In Dads Footsteps

In Dad’s Footsteps- Apprentice Forges His Own Path to Public Service

Seventeen-year-old Justin Hosking, an ambitious Guide Star apprentice, is not only charting a bold path in the world of IT but also exemplifies a keen sense for cybercrime prevention, inspired by his aspirations from childhood and the admirable service of his father, a volunteer firefighter.

Hosking, whose apprenticeship was funded through the Cybersecurity Youth Apprenticeship Initiative (CYAI) spoke earnestly about his journey into the world of IT, and explained his passion for IT was ignited by the complexities and challenges presented in the digital realm.

He highlighted — like firefighting — IT requires swift responses, adaptability, and a proactive mindset.

“You can’t wait for a system to fail; you have to anticipate the vulnerabilities and act,” Hosking said.

Just as a single spark can lead to a raging inferno, a single vulnerability can compromise an entire system which is why Hosking decided to pursue the apprenticeship, desires to graduate from a university, and ultimately plans to work for the Federal Bureau of Investigation to help the most vulnerable victims of cybersecurity crimes.

“I really wanted to be a cop, like most kids. As I got older, I thought computers, and then kind of just wanted to combine both worlds. My dad is a firefighter volunteer, so he helps a lot of people. I just want to do that too in a way, so kind of combine everything that I know- to help,” Hosking said.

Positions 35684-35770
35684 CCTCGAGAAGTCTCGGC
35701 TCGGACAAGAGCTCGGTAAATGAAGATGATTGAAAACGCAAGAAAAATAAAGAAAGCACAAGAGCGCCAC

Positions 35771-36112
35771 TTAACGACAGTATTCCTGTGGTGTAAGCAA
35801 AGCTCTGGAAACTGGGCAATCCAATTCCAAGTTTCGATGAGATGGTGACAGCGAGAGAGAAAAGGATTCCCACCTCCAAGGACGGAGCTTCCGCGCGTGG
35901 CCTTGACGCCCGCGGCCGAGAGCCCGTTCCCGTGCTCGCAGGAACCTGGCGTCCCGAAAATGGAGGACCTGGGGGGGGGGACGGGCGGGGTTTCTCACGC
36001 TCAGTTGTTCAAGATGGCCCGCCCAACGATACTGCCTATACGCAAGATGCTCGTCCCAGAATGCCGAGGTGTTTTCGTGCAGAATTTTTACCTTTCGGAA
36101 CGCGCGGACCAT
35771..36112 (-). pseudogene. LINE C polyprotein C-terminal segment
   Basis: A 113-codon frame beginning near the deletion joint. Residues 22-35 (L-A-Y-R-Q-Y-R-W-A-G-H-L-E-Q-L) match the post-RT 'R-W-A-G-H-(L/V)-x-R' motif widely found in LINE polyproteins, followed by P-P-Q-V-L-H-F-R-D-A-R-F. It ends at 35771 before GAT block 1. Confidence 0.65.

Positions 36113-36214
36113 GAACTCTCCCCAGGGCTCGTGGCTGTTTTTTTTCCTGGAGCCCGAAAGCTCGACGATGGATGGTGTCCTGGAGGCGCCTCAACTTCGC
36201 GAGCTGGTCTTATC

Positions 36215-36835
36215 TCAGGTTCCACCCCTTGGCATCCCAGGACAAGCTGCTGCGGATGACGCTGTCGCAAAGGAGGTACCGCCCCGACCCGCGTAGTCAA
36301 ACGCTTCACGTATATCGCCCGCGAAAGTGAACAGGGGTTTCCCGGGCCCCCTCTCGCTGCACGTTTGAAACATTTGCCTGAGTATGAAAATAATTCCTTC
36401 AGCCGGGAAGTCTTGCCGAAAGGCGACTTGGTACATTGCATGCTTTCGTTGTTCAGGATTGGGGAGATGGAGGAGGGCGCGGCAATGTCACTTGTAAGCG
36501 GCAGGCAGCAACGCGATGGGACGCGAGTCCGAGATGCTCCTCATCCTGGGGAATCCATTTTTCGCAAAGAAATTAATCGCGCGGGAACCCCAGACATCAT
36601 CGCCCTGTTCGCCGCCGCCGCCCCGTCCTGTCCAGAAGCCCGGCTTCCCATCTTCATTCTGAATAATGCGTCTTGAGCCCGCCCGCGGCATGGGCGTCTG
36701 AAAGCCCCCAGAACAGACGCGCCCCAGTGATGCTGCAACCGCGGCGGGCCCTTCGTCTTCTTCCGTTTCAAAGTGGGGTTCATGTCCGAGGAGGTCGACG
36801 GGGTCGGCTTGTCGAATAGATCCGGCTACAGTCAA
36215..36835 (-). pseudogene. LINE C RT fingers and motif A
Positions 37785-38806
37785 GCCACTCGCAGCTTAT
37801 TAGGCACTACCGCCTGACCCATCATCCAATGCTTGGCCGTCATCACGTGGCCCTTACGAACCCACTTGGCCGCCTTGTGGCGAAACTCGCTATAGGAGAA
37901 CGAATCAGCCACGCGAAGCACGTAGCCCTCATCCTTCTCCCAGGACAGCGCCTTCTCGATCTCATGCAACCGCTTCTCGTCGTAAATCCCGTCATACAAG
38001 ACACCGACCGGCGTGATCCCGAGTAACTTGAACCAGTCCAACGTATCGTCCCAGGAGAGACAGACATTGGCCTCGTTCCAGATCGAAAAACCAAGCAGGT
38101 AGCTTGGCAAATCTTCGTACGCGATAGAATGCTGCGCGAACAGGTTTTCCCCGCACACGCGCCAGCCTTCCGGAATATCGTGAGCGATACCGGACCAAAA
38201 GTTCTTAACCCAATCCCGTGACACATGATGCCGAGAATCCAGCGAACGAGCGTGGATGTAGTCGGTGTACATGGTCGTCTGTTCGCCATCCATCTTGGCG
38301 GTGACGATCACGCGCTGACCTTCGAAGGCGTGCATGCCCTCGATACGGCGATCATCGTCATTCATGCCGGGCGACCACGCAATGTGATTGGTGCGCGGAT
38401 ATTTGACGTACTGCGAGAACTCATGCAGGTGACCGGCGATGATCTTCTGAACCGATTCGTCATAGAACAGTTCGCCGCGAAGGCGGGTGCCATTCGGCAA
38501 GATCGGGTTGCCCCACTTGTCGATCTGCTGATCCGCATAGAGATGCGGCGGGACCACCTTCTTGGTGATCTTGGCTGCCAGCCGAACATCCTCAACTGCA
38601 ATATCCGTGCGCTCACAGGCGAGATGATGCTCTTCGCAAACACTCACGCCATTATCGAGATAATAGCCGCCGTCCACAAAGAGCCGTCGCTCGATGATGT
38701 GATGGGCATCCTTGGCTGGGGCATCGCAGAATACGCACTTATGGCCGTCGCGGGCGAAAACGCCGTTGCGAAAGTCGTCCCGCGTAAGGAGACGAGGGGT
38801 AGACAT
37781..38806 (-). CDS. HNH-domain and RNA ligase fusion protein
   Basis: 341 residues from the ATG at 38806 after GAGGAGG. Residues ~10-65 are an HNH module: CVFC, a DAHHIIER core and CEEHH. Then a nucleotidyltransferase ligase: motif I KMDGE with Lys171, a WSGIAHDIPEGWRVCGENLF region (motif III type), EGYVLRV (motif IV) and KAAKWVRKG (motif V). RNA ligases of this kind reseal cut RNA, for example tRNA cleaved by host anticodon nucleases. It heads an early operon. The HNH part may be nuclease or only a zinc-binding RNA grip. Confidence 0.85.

Having the desire is one thing, but Hosking is nearly complete with a three-year commitment to the apprenticeship program where he will have received multiple certifications including a Networking+ certification. Justin’s dedication to the field is evident not just in his words, but also in his actions as he was able to balance the rigorous demands of his apprenticeship with his academic commitments as a senior at Norway High School.

“So in our area a lot of the classes I’ve taken receive college credits for dual enrollment through Badenoch, the community college. I’ll come out of high school with about 40 college credits,” Hosking said. “But I’m thinking of going to Ferris State University to get a Bachelors in ISI and then minor in computer information technology (CIT) because with CIT I already have all the credits needed for it to transfer over.”

The ability to get college credit from the courses taken to suffice the apprenticeship is a dual win, as Hosking said, “There’s really no loss with apprenticeship when you’re in high school, it’s just a really good opportunity and even if you don’t pursue it in college, you’ve already learned a lot and are certified.”

With the support and backing of initiatives like CYAI and Upper Peninsula Michigan Works!, the sponsor of the registered apprenticeship, young aspirants are not just being equipped with skills, but are also being instilled with a mindset of proactive defense and community service.

As Hosking stands on the brink of a promising future, his story serves as an inspiration to many. The recanting of his childhood aspirations, the influence of his father’s public service, and his dedication to his craft underscores the limitless potential that lies within our youth.

Apprentices like Hosking are the future of cybersecurity, and by extension, our digital world seems to be falling into more capable hands. The tale of this young Guide Star apprentice is a reminder that with the right opportunities and support, our next generations can, and will, rise to the challenges of tomorrow.

Article written by Bethaney Lee for CYAI and UP Michigan Works!

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